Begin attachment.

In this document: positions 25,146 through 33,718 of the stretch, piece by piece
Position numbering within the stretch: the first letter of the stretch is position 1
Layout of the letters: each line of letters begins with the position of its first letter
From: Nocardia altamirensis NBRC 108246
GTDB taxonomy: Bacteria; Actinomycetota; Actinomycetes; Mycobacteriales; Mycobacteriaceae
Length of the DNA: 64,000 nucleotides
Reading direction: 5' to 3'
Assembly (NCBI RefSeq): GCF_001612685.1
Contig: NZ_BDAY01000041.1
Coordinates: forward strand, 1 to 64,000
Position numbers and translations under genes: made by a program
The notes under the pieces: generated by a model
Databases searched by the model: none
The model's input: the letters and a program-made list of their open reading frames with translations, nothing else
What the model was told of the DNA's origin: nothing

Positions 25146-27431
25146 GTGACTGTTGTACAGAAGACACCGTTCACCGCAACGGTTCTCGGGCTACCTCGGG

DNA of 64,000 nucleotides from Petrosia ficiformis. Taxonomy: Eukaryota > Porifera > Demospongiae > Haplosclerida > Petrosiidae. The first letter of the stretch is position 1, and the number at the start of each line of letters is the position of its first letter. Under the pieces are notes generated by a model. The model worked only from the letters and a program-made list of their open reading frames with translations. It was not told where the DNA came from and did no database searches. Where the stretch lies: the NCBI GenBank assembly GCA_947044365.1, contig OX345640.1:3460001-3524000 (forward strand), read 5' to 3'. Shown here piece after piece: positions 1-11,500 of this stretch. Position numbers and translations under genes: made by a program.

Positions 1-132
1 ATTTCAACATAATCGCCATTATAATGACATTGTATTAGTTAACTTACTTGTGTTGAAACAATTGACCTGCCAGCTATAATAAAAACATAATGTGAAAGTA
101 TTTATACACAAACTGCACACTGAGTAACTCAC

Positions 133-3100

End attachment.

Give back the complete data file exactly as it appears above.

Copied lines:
In this document: positions 25,146 through 33,718 of the stretch, piece by piece
Position numbering within the stretch: the first letter of the stretch is position 1
Layout of the letters: each line of letters begins with the position of its first letter
From: Nocardia altamirensis NBRC 108246
GTDB taxonomy: Bacteria; Actinomycetota; Actinomycetes; Mycobacteriales; Mycobacteriaceae
Length of the DNA: 64,000 nucleotides
Reading direction: 5' to 3'
Assembly (NCBI RefSeq): GCF_001612685.1
Contig: NZ_BDAY01000041.1
Coordinates: forward strand, 1 to 64,000
Position numbers and translations under genes: made by a program
The notes under the pieces: generated by a model
Databases searched by the model: none
The model's input: the letters and a program-made list of their open reading frames with translations, nothing else
What the model was told of the DNA's origin: nothing

Positions 25146-27431
25146 GTGACTGTTGTACAGAAGACACCGTTCACCGCAACGGTTCTCGGGCTACCTCGGG

DNA of 64,000 nucleotides from Petrosia ficiformis. Taxonomy: Eukaryota > Porifera > Demospongiae > Haplosclerida > Petrosiidae. The first letter of the stretch is position 1, and the number at the start of each line of letters is the position of its first letter. Under the pieces are notes generated by a model. The model worked only from the letters and a program-made list of their open reading frames with translations. It was not told where the DNA came from and did no database searches. Where the stretch lies: the NCBI GenBank assembly GCA_947044365.1, contig OX345640.1:3460001-3524000 (forward strand), read 5' to 3'. Shown here piece after piece: positions 1-11,500 of this stretch. Position numbers and translations under genes: made by a program.

Positions 1-132
1 ATTTCAACATAATCGCCATTATAATGACATTGTATTAGTTAACTTACTTGTGTTGAAACAATTGACCTGCCAGCTATAATAAAAACATAATGTGAAAGTA
101 TTTATACACAAACTGCACACTGAGTAACTCAC

Positions 133-3100